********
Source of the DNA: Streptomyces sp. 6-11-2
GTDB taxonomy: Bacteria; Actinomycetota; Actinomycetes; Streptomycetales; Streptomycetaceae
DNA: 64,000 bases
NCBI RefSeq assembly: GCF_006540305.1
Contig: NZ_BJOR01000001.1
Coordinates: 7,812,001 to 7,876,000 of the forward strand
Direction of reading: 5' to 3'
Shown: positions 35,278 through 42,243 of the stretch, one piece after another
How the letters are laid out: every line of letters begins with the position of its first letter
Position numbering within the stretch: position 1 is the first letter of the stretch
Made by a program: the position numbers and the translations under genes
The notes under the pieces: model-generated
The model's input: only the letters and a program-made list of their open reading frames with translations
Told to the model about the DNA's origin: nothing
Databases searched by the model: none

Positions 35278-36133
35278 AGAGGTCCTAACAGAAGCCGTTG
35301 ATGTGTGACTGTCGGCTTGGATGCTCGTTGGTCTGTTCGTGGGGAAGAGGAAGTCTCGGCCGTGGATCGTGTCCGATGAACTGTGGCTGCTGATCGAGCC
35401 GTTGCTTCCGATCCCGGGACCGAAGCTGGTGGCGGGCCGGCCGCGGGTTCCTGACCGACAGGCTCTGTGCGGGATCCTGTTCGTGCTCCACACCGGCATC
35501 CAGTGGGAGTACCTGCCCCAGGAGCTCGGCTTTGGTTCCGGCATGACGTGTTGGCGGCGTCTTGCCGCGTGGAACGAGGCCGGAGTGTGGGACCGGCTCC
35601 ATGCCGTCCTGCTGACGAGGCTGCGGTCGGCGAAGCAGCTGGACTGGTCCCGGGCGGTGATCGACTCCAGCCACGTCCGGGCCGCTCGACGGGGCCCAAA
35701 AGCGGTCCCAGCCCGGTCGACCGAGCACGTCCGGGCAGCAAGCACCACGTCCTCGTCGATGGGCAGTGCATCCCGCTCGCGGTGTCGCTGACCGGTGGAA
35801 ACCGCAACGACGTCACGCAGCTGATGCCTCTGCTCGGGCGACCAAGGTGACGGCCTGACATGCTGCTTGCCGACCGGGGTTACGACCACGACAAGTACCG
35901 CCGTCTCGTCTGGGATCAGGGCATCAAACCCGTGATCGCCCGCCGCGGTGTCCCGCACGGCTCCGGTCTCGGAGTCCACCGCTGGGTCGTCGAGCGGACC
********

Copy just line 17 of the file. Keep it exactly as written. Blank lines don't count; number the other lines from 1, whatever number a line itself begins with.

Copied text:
35278 AGAGGTCCTAACAGAAGCCGTTG